In 2011 South Africa youth leader Julius Malema told his supporters that the white farmer’s land must be sharedby all black Africans.
He was arrested for playing “Kill the Boer (white man)” song at his rallies.
South Africa has targeted the first two farms for unilateral seizure after the owners refused an offer of one-tenth of the land’s value.
THE Black leaders in the South African government have begun the process of seizing land from white farmers.
Local newspaper City Press reports two game farms in the northern province of Limpopo are the first to be targeted for unilateral seizure after negotiations with the owners to purchase the properties stalled.
While the government says it intends to pay, owners Akkerland Boerdery wanted 200 million rand ($18.7 million) for the land — they’re being offered just 20 million rand ($1.87 million).
“Notice is hereby given that a terrain inspection will be held on the farms on April 5, 2018 at 10am in order to conduct an audit of the assets and a handover of the farm’s keys to the state,” a letter sent to the owners earlier this year said.
Akkerland Boerdery obtained an urgent injunction to prevent eviction until a court had ruled on the issue, but the Department of Rural Development and Land Affairs is opposing the application.
“What makes the Akkerland case unique is that they apparently were not given the opportunity to first dispute the claim in court, as the law requires,” AgriSA union spokeswoman Annelize Crosby told the paper.
These farms are on the goverment's #farmlist that ?@afriforum? exposed. And yet government still denies that the list exists… but it is now clear that government is lying to the public. https://t.co/U40G0U1GIv
— Kallie Kriel (@kalliekriel) August 19, 2018
It comes as the South African government pushes ahead with plans to amend the country’s constitution to allow for the expropriation of land without compensation.
The seizures are intended to test the ability of the government to take land under existing laws, which the ruling African National Congress has previously stated is allowable if “in the public interest”.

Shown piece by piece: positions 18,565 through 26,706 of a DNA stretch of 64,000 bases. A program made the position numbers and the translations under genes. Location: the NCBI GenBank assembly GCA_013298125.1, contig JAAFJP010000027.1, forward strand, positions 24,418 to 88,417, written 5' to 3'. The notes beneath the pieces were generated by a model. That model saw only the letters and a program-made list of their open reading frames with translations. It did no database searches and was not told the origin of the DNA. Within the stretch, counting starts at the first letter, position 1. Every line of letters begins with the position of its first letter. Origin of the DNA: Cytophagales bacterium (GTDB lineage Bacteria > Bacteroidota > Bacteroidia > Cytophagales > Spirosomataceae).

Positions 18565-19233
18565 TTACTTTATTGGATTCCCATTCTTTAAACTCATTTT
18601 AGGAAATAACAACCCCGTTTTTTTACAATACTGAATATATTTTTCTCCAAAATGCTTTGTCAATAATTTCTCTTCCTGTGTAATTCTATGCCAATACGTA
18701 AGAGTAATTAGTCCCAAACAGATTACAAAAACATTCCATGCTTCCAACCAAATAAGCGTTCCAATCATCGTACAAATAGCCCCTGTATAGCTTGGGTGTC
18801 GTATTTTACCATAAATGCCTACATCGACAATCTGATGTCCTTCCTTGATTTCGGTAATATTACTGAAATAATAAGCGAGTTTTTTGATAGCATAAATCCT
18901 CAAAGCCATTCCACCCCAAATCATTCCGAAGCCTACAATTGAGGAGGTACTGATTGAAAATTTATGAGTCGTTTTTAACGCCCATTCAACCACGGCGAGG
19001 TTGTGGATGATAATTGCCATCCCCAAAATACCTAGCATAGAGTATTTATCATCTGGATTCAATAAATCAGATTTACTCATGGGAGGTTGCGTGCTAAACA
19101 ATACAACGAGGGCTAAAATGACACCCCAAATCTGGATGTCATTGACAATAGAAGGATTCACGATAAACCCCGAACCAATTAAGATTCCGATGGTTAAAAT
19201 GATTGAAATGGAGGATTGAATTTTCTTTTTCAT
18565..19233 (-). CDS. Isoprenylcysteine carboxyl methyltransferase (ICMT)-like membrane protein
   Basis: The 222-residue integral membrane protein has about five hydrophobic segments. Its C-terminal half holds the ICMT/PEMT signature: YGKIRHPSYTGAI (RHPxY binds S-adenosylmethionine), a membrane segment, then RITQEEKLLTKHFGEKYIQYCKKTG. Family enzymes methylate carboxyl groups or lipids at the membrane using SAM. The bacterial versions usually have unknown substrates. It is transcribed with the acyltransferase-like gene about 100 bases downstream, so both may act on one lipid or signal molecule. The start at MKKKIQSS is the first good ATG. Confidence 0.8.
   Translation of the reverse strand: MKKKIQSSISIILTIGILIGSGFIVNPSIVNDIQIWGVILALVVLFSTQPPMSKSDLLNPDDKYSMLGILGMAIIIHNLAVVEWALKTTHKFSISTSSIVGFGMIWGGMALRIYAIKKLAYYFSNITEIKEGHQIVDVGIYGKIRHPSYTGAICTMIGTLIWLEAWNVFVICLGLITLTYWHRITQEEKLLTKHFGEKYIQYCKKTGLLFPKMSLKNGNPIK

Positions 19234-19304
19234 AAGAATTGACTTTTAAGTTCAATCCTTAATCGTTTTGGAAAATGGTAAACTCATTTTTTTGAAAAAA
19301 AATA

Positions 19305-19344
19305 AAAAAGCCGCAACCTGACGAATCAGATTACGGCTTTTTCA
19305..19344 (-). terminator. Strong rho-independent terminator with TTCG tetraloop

Earlier this month, City Press reported the government had drawn up a list of 139 farms it planned to seize “to test out” section 25 of the constitution.
The newspaper said employees at the department had been ordered to press ahead with the process at the Land Claims Court.
If the seizures go ahead, it would be the first time the state refuses to pay market value for land. Since the end of apartheid in 1994, the ANC has followed a “willing seller, willing buyer” process to redistribute white-owned farms to blacks.
Afriforum, a civil-rights group representing the white Afrikaner minority, subsequently released what it claimed to be a leaked list of 190 farms “being circulated in the department”, inviting farmers to check if they were on it and asking them to get in touch “so that we can prepare for a joint legal strategy”.
Earlier this month, cattle farmer Jo-an Engelbrecht told the ABC’s Foreign Correspondent his farm just outside Johannesburg was now “worth zero”.
“We had several auctions in the last two or three weeks cancelled because there was no people interested in buying the land,” he said. “Why would you buy a farm to know the government’s going to take it?”
Black leaders recently called for new law to confiscate land from white farmers.
— Azania Afrika (@SAYoungLion) February 27, 2018
On Sunday night Julius Malema called on his followers to go after the white man and cut the throat of whiteness.
Julius Malema: Go after a white man… We are cutting the throat of whiteness.”